The Healthcare Gecko (originally posted 11/19/09 - perhaps Mr Buffet read it?)
Here’s a question for you: Why is there no healthcare Gecko? (Of course, Warren Buffet owns GEICO...) Wouldn’t it be great if 15 minutes could save you 15 percent or more on health insurance? For that matter, where is the Progressive girl with the red lipstick selling health policies? Is it possible that this is the real problem? Is it possible that the reason this is a crisis is that there is no such thing as a true individual market for healthcare? The fact is, only about 5 percent of the insured buy their own health insurance. The other roughly 95 percent get their insurance from the government or their employer. For car insurance the numbers are reversed, and there is no similar crisis in that market!
First, how is it that we ended up almost entirely removed from our healthcare purchases? The original sin dates back to FDR and WWII when wages were frozen and companies found a loophole by deducting benefits. Like many loopholes, this one grew into the monster it is today, and along the way it carved in stone the expectation that healthcare is someone else’s responsibility. That expectation has led us down a path towards distorted markets, rigid employer-paid insurance, ever increasing government involvement, and skyrocketing costs. Meanwhile, the car insurance market keeps innovating and improving.
Comparisons of car insurance and health insurance are not always appropriate. President Obama is fond of comparing mandatory car insurance with a mandate for health insurance. I suspect Mr. Obama knows the difference between mandated liability coverage, and a mandate to cover one’s self. These are not comparable. I’m not aware of any state that mandates insuring your car. State mandates only apply to the liabilities you may incur while harming others. There are no such liabilities involved in health insurance.
Some may say healthcare is way more expensive and complicated than car insurance and hence individuals can’t be expected to understand it or afford it. Did you ever try to read your auto policy cover to cover? And while car insurance itself is much cheaper than medical coverage, did you know that individual Americans spend on average four times more on transportation than they do on healthcare? Is your car really four times more important than your health?
Some may say that owning a car is a choice but healthcare is a right. Well if that’s the case, we should amend the constitution because that right is not currently there. Incidentally, It would be the first time since slavery that one person would have the explicit right to compel another to work for his benefit!
Short of turning doctors into slaves, here’s a way out of this mess led by the healthcare Gecko:
Step one: Eliminate the tax deduction for all employer paid health insurance.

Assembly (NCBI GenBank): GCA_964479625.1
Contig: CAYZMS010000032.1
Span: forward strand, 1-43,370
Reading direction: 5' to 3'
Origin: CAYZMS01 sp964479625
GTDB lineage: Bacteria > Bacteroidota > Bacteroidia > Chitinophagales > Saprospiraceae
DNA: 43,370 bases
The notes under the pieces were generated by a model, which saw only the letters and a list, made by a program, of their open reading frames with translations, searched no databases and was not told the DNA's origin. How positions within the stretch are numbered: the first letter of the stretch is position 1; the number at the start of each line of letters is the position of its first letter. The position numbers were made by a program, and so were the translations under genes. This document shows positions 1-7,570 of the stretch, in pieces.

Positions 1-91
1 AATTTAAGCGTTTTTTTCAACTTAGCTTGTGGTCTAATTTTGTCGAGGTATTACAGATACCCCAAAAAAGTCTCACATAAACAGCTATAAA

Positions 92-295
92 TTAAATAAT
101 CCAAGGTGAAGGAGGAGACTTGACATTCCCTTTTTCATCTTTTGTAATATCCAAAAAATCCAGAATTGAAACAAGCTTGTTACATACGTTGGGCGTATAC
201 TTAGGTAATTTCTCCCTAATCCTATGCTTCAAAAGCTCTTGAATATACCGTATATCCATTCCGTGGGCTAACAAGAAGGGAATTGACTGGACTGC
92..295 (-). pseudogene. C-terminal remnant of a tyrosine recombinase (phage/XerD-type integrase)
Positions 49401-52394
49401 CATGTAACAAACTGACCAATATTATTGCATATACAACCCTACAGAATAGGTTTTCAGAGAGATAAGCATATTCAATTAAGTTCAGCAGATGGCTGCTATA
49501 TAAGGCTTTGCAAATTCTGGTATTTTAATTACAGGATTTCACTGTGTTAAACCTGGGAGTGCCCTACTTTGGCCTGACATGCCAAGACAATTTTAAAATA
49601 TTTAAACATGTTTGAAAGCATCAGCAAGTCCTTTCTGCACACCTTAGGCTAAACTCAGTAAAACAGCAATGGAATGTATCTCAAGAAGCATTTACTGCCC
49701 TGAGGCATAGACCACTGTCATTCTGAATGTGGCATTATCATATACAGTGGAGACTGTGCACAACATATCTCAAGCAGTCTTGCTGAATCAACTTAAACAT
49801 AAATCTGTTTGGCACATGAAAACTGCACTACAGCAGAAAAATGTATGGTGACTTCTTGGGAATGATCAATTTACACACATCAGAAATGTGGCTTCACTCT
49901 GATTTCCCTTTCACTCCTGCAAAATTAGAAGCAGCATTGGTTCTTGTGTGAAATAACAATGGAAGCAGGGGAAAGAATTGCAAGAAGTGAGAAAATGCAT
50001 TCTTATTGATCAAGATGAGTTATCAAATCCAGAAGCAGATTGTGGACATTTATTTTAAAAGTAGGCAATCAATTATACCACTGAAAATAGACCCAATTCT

Step two: Offset the tax consequences with a reduction in payroll taxes for both the employer and employee.
That’s all it would take to establish an individual market and begin the healing process.
Here’s how these two simple steps would restore an individual market: Employers, losing the deductibility of health insurance would be compelled to transfer the policies to their employees, and gross-up their wages accordingly. The result would be marginally higher taxes for both the employer and employee which would then be offset by a commensurate drop in payroll taxes on both sides. The aggregate change would be completely neutral.
TV commercials would begin running instantly showing piles of cash with googly eyes, cavemen, talking lizards, and girls with red lipstick. Employees would be able to control their own healthcare decisions and take full advantage of their positive lifestyle choices. Those currently without employer coverage would suddenly have a multitude of offers thrust at them from companies clamoring for their business. They’d also have money available to buy insurance due to lower payroll taxes.
To be sure, there are issues other than cost that an individual market cannot address. Suffice it to say that once voters are made the masters of their own healthcare destiny, other issues like long-term pre-existing conditions, tort reform, and portability will get addressed through subsidies and legislation, or politicians will pay at the polls. Currently, politicians are insulated from these issues; voters blame their employer or the insurance company they are stuck with, and this suits the politicians just fine. (I call this the "Healthcare Palestinian Tactic", after the arab countries tactic of keeping palestinians in refugee camps to keep them radicalized, rather than allowing them to assimilate into arab countries.)
Of course, we would still have a subsidized public option called Medicaid for those unable or unwilling to participate in the individual market. But, as competition lowers costs and increases choice, we would likely end up with a much smaller, effective, and sustainable Medicaid. Wasn’t that one of the original reasons we were told this was a crisis?
Recall how we got here: It was a mistake, a loophole, an unintended consequence of a WWII wage freeze. Knowing that, wouldn’t undoing that mistake be the best place to start? The polls show that the people instinctively know this. Unfortunately, politicians have a long history of being able to convince enough people that they can get something for free, and because of that, Obamacare is a fait accompli. (Remember, this was written before Obamacare became law.)